PALM BEACH GARDENS, Florida (Reuters) - Britain’s Ian Poulter and Paul Casey shared the lead at the weather-delayed Honda Classic, both at seven-under at the close of play on Sunday.
After Saturday’s play was wiped out by rain there was no chance of completing the fourth round on Sunday and players will return on Monday for the conclusion.
Poulter’s third-round 66 propelled him into the 54-hole lead, with a three-stroke advantage, but he slipped in fourth-round play with a double bogey on the par-three fifth and a bogey on the sixth.
But the Englishman restored his spirits with a birdie on the par-three seventh before darkness ended play.
“I was tiring and made a couple of really bad swings on five and six,” said Poulter.
“But that kind of angered me inside enough to spark a little bit of energy there to hit a good shot on seven.
“I’m pretty pleased with the golf I’ve played throughout the whole of today. I haven’t really made many mistakes, at all. I’ve put it in position an awful lot, which is encouraging right now, and if I do that on Monday, then I’m going to be in a good position,” he said.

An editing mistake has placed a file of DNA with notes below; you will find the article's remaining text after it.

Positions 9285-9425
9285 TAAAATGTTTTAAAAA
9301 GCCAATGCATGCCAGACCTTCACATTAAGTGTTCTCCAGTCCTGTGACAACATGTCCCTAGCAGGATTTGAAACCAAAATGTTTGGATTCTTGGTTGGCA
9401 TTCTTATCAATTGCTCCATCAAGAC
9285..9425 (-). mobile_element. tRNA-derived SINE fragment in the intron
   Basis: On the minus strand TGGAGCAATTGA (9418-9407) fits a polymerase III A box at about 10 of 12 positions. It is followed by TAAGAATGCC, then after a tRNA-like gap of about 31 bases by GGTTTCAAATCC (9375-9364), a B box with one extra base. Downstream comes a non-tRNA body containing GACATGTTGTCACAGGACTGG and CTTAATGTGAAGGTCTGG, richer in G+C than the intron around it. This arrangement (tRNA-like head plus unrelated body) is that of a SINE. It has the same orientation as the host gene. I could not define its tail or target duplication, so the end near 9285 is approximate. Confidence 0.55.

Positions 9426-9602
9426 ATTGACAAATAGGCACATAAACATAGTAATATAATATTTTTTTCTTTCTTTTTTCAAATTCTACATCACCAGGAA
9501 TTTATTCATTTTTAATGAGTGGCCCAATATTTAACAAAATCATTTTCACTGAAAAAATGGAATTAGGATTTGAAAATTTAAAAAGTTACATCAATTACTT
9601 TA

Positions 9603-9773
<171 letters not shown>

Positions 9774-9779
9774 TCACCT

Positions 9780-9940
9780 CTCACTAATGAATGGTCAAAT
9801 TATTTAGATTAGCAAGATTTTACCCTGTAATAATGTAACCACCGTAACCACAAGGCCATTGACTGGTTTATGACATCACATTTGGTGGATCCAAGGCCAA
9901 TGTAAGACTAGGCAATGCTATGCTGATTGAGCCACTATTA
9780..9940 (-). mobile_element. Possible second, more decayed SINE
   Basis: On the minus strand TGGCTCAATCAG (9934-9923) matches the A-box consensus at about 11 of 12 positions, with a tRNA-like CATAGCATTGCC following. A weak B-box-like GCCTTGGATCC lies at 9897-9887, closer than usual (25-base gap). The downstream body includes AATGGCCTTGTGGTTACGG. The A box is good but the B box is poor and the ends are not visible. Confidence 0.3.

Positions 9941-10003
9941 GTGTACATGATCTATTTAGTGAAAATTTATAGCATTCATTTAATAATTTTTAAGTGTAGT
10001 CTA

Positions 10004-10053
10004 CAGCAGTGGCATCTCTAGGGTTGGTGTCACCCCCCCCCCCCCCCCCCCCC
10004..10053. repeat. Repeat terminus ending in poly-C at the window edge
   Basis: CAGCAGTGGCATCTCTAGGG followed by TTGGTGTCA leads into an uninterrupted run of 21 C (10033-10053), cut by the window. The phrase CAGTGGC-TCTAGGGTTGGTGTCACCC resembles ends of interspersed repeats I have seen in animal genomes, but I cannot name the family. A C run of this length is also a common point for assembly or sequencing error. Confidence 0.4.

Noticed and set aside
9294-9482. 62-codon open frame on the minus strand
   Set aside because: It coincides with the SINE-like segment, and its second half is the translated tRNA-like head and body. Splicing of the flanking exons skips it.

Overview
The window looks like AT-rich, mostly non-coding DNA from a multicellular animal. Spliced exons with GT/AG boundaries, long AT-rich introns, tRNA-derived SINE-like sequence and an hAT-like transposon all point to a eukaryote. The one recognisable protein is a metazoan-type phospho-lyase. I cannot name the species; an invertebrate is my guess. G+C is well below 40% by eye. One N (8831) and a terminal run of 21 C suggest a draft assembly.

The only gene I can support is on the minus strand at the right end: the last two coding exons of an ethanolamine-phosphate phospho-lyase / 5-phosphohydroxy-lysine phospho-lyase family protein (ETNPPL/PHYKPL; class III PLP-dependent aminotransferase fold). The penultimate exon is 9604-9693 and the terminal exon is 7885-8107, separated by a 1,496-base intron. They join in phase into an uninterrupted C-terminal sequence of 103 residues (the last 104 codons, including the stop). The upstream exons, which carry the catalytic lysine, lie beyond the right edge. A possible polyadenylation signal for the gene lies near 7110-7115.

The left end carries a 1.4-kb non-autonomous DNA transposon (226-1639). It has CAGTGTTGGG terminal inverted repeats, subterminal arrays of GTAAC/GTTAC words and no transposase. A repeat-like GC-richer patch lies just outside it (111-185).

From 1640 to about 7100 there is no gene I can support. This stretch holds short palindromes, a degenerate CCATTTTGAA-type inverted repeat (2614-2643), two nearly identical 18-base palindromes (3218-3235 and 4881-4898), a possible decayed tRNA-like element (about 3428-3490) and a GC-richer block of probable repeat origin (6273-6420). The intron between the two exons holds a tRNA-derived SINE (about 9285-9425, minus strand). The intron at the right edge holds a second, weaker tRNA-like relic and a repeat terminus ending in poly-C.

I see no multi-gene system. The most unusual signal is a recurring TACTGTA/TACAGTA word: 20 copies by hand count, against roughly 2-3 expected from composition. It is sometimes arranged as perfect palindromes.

Casey reveled in the dusk at PGA National, reaching the turn at four-under, bogey-free, to pull level with his compatriot.
“Sleeping on this sort of situation, is going to be difficult for everybody, it just breaks up momentum,” said Casey.
“Some guys will carry it through tomorrow. Others won’t and that’s very difficult to predict. You just hope you wake up tomorrow and you feel like you’ve got the same kind of golf swing and the putts are going in the hole. I hope the golfing gods are nice to us.”
American Patrick Reed, who shot an even-par 70 in his third round, was in third place, a stroke behind the leading pair.
Overnight leader Padraig Harrington fell to four strokes off the lead after a third-round 71 was undone by a bogey on the fourth and a double bogey on the sixth, his penultimate hole of the day where he got in trouble in the rough.
Five players were three shots off the lead including Phil Mickelson, who had a third-round 69 and was one-under through the first eight holes of his fourth round.
World number one Rory McIlroy had missed the cut after shooting seven-over from his first two rounds.
Reporting by Simon Evans in Miami,; editing by Justin Palmer/Gene Cherry